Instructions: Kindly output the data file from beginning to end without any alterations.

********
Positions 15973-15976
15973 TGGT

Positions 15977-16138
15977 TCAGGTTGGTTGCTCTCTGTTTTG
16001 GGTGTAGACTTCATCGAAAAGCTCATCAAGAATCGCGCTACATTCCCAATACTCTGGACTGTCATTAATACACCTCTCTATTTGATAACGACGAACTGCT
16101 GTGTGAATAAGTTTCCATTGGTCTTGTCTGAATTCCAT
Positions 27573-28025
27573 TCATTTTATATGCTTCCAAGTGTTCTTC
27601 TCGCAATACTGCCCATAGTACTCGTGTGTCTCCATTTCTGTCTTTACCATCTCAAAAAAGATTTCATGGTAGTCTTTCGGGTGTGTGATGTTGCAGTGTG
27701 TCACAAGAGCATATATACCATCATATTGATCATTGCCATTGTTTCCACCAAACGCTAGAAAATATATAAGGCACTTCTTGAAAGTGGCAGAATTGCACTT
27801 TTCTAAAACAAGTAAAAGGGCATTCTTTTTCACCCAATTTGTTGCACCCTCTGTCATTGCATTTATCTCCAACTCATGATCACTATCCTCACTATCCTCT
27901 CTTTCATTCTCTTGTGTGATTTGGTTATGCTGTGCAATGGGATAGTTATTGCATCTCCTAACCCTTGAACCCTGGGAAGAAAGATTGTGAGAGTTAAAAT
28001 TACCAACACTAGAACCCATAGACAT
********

Positions 15973-15976
15973 TGGT

Positions 15977-16138
15977 TCAGGTTGGTTGCTCTCTGTTTTG
16001 GGTGTAGACTTCATCGAAAAGCTCATCAAGAATCGCGCTACATTCCCAATACTCTGGACTGTCATTAATACACCTCTCTATTTGATAACGACGAACTGCT
16101 GTGTGAATAAGTTTCCATTGGTCTTGTCTGAATTCCAT
Positions 27573-28025
27573 TCATTTTATATGCTTCCAAGTGTTCTTC
27601 TCGCAATACTGCCCATAGTACTCGTGTGTCTCCATTTCTGTCTTTACCATCTCAAAAAAGATTTCATGGTAGTCTTTCGGGTGTGTGATGTTGCAGTGTG
27701 TCACAAGAGCATATATACCATCATATTGATCATTGCCATTGTTTCCACCAAACGCTAGAAAATATATAAGGCACTTCTTGAAAGTGGCAGAATTGCACTT
27801 TTCTAAAACAAGTAAAAGGGCATTCTTTTTCACCCAATTTGTTGCACCCTCTGTCATTGCATTTATCTCCAACTCATGATCACTATCCTCACTATCCTCT
27901 CTTTCATTCTCTTGTGTGATTTGGTTATGCTGTGCAATGGGATAGTTATTGCATCTCCTAACCCTTGAACCCTGGGAAGAAAGATTGTGAGAGTTAAAAT
28001 TACCAACACTAGAACCCATAGACAT